By Devin Aggarwal, February 15 2018 —
The City of Calgary is getting a much-needed upgrade to its transit network for rest of the winter. Following the success of a recent pilot program, city council decided Monday to replace many of the bus and LRT routes currently in place by several dog sled teams.
The teams, which will consist of 10 dogs per sled, will slowly be incorporated into service, starting with highest-demand routes first.
“The goal is to convert all 1,176 transit vehicles every winter into dog sled versions by 2020,” transit director Doug Morgan said. “To ease everyone into the change and save costs, we’re going to start with the routes that commonly experience delays — so, most of them.”
Officials claim that the pilot project has reduced trip times by 23 per cent and boosted ridership by 30 per cent.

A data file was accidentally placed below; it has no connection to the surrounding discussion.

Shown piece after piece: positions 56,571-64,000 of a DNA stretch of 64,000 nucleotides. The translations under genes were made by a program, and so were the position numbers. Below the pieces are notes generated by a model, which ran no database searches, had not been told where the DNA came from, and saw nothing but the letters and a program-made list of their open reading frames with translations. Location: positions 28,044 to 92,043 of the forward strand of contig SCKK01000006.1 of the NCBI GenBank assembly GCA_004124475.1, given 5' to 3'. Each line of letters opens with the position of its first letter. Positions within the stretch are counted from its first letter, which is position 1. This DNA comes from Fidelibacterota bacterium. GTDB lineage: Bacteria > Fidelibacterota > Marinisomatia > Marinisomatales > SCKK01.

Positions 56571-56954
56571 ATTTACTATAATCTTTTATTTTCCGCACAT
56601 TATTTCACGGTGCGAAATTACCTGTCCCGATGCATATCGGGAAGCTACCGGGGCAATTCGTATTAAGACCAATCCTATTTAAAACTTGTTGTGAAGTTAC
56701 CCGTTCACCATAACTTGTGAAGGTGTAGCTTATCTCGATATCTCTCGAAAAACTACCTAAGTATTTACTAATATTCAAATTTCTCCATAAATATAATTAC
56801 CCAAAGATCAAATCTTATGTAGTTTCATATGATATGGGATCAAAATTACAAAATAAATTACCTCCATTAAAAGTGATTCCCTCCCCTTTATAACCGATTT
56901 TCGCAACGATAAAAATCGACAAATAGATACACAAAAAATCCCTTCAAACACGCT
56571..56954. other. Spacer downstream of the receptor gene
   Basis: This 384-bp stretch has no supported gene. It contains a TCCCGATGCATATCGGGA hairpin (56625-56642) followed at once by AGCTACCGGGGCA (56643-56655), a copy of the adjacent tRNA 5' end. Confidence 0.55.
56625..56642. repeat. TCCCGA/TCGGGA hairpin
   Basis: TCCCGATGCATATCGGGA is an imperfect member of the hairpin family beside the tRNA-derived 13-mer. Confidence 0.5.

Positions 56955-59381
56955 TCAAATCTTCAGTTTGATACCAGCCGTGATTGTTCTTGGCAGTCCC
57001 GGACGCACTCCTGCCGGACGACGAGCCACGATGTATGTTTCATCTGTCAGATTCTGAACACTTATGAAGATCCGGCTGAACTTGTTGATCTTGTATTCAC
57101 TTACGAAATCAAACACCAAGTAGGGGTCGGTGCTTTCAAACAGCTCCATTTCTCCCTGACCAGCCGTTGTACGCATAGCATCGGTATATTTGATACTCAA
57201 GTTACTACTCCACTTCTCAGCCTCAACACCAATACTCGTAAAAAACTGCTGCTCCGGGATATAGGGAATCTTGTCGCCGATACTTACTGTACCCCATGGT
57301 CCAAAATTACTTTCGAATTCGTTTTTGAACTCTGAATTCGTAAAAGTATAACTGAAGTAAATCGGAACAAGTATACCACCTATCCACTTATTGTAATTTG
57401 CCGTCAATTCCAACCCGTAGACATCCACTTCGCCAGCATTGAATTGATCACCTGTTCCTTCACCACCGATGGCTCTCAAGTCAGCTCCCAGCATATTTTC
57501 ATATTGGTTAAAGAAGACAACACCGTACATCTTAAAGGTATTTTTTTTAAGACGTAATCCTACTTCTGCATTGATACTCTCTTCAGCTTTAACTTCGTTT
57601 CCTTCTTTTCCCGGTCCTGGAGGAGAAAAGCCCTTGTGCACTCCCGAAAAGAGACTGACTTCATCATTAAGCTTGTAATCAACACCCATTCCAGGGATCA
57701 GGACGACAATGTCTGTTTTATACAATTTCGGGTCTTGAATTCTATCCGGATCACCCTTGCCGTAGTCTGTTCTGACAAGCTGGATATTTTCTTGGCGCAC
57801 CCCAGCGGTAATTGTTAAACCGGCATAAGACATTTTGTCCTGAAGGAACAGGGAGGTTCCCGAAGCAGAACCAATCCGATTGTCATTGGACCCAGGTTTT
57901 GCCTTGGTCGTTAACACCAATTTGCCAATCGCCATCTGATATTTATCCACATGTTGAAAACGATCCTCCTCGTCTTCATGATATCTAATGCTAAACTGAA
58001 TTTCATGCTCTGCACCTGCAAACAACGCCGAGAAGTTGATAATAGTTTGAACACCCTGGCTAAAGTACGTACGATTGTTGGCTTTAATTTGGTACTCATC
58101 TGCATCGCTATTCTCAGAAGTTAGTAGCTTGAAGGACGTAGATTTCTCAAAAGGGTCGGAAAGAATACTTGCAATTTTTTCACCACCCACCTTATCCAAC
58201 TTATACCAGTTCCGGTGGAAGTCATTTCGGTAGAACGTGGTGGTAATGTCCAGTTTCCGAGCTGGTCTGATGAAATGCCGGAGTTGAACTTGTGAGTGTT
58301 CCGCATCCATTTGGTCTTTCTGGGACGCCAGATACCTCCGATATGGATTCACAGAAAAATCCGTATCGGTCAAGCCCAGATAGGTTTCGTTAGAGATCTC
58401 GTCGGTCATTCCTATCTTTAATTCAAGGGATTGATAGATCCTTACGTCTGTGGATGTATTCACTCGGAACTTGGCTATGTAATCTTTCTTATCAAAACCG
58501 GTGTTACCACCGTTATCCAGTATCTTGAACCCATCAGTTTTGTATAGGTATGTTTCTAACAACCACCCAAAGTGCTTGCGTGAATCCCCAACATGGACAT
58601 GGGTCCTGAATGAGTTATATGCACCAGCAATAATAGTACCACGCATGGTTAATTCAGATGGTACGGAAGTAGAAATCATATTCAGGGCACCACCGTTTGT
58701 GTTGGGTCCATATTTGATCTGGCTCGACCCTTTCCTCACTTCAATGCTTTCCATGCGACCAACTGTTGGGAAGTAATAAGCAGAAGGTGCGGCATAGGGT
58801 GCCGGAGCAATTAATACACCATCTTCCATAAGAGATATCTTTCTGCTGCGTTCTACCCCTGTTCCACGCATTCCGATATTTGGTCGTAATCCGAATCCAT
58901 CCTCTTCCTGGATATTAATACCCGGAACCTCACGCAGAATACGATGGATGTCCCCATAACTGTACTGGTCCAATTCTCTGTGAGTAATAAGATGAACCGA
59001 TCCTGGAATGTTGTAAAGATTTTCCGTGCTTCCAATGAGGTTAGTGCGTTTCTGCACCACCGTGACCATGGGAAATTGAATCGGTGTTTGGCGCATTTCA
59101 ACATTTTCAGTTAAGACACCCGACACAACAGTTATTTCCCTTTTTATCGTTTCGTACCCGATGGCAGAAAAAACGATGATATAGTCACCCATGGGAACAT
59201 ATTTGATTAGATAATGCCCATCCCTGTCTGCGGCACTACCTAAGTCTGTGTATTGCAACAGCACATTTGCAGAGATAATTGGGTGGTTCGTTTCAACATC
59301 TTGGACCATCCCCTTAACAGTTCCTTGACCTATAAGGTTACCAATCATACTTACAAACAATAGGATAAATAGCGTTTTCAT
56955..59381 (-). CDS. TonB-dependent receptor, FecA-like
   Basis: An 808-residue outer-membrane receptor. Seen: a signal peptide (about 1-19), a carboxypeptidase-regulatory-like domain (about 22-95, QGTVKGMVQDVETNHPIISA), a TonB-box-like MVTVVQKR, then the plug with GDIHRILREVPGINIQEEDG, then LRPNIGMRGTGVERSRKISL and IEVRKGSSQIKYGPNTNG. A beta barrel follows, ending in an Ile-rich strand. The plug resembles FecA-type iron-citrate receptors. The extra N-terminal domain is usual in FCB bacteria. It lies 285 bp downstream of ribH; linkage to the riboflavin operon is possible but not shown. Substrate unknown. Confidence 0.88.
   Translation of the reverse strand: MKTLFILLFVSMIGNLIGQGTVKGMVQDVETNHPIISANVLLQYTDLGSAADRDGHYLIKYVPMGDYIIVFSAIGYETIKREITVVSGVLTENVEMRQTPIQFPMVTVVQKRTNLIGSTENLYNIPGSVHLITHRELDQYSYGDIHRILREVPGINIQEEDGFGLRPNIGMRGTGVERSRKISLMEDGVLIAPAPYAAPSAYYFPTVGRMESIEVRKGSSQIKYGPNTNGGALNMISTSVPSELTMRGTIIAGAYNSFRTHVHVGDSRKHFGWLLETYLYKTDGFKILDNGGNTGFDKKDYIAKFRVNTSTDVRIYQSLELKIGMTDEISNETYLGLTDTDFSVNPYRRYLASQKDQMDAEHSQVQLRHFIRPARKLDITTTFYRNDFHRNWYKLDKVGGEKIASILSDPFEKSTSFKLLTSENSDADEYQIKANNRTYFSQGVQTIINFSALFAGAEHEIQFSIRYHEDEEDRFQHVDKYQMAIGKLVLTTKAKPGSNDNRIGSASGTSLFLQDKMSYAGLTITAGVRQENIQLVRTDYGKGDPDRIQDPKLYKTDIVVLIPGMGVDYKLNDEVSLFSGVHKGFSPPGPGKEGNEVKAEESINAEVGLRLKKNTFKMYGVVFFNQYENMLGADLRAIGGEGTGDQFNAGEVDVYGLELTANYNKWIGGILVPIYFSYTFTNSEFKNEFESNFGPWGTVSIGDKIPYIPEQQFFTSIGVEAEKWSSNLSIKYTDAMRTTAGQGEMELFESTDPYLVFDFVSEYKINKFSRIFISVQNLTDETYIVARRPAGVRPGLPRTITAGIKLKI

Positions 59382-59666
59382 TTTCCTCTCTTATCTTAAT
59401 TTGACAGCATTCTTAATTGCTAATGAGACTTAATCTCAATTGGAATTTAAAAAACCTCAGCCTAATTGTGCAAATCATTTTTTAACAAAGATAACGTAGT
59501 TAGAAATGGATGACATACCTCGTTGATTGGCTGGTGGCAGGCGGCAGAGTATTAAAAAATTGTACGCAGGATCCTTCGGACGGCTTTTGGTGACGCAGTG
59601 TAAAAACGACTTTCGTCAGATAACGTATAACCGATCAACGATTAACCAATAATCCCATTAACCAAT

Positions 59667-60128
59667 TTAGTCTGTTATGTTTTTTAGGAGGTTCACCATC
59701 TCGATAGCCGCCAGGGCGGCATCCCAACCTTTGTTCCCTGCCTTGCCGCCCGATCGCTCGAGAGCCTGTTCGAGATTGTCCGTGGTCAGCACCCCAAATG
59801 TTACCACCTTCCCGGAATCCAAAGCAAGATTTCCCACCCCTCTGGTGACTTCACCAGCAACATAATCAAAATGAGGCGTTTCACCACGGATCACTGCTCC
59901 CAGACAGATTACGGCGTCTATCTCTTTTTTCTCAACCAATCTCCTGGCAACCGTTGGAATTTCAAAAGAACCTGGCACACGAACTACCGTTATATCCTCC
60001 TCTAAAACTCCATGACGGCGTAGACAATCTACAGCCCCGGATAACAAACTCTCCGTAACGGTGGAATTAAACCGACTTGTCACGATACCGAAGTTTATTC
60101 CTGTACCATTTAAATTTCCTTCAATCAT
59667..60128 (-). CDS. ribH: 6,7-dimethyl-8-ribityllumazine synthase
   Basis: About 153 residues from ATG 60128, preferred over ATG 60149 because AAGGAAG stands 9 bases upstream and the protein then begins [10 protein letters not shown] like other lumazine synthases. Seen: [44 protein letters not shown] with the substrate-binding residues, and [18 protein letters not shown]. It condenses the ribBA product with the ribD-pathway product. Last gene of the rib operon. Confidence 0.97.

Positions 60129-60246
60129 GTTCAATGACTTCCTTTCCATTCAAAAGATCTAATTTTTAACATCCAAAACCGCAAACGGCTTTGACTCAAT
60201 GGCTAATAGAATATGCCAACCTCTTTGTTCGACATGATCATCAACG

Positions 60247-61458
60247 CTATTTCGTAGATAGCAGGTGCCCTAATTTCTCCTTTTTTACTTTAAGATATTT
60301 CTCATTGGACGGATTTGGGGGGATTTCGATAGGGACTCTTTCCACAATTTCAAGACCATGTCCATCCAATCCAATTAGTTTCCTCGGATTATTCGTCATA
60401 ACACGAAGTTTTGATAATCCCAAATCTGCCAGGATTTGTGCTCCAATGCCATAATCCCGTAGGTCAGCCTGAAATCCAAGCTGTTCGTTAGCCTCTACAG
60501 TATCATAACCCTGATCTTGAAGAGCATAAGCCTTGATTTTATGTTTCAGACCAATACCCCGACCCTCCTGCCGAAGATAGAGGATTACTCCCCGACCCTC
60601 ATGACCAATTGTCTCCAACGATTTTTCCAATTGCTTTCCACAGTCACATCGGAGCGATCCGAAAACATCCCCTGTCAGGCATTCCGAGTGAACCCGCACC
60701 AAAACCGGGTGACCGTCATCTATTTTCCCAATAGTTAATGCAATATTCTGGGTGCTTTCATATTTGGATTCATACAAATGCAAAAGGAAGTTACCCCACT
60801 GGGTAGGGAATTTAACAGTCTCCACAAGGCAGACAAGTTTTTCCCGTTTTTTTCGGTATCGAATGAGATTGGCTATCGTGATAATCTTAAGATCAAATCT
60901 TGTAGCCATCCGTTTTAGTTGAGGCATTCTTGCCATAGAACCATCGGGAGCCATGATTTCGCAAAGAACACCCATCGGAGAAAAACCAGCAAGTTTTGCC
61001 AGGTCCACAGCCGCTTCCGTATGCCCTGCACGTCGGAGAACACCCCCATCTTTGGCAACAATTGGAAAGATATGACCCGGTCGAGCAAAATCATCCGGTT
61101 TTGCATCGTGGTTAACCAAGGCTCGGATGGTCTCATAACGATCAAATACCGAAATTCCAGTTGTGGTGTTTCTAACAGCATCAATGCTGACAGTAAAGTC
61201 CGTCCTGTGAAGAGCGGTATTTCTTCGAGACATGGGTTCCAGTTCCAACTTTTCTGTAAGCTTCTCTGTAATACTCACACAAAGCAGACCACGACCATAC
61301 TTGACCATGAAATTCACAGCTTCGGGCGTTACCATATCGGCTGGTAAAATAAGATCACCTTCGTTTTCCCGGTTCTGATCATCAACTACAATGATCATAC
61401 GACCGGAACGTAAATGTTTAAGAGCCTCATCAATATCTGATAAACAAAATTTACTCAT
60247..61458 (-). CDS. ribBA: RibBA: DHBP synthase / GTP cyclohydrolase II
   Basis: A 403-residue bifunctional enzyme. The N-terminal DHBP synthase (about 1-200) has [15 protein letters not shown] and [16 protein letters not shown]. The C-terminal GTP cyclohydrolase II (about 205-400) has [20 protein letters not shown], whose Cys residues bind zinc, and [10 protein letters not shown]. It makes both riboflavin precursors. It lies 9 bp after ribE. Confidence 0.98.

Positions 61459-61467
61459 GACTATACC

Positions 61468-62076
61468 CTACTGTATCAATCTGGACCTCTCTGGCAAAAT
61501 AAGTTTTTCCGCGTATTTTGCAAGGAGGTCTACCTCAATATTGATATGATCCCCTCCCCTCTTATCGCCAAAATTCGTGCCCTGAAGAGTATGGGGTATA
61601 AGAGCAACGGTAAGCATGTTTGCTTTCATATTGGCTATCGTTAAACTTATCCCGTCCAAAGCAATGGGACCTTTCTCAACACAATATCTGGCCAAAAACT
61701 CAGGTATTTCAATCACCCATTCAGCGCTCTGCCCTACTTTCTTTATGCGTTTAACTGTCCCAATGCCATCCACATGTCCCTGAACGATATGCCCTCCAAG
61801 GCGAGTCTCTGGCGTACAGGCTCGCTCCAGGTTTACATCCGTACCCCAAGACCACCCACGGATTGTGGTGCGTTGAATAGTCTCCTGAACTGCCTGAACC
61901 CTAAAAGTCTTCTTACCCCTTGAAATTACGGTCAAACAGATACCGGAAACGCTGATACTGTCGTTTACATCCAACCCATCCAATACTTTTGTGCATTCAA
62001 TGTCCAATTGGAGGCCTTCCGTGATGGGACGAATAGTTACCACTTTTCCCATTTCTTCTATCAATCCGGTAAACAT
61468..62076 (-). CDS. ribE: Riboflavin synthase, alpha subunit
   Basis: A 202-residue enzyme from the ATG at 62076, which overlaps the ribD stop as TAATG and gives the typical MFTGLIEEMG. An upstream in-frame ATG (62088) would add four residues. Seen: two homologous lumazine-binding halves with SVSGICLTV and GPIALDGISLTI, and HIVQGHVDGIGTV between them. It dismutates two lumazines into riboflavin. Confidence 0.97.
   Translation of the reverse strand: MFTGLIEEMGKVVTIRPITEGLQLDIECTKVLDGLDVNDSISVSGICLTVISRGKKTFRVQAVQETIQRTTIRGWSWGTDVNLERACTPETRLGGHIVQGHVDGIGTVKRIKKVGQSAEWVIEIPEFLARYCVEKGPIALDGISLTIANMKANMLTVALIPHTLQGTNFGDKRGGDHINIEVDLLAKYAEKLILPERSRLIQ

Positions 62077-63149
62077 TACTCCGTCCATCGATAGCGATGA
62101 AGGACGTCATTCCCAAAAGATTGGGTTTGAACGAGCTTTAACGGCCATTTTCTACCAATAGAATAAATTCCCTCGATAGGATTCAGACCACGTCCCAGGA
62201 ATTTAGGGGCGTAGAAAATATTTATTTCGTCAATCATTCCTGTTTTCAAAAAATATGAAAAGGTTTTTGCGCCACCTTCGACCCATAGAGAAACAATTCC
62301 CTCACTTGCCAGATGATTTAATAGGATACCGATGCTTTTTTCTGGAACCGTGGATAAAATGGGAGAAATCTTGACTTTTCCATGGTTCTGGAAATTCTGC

“One of our main policies is that you can’t pet the dogs unless you’ve paid for a ticket. We suspect that many people will just take transit for the cute dogs,” Morgan said. “We’re building that into our business model — the Green Line won’t pay for itself.”
The plan still has a long way to go before it’s fully implemented, scheduled for November 2018. Many animal rights groups are questioning the ethics of using animals to power public transport, branding it as “Victorian-age bourgeois bullshit” and raising concerns about care for the dogs.
“I’m worried that the city will treat its dogs like it treats its current transit system,” said Jennifer Harlick, spokesperson for PETA Calgary. “Kept in overcrowded conditions, rarely cleaned and under-funded.”
Further questions have been raised about who will scoop the pooches’ poop during their time on duty. Council, however, has not been very forthcoming.
“We are aware of the problem and do not have a solution at this time,” councillor Diana Nelson said. “But rest assured, we will address the problem as soon as we can, which in council-speak is at least five years.”
This article is part of our humour section.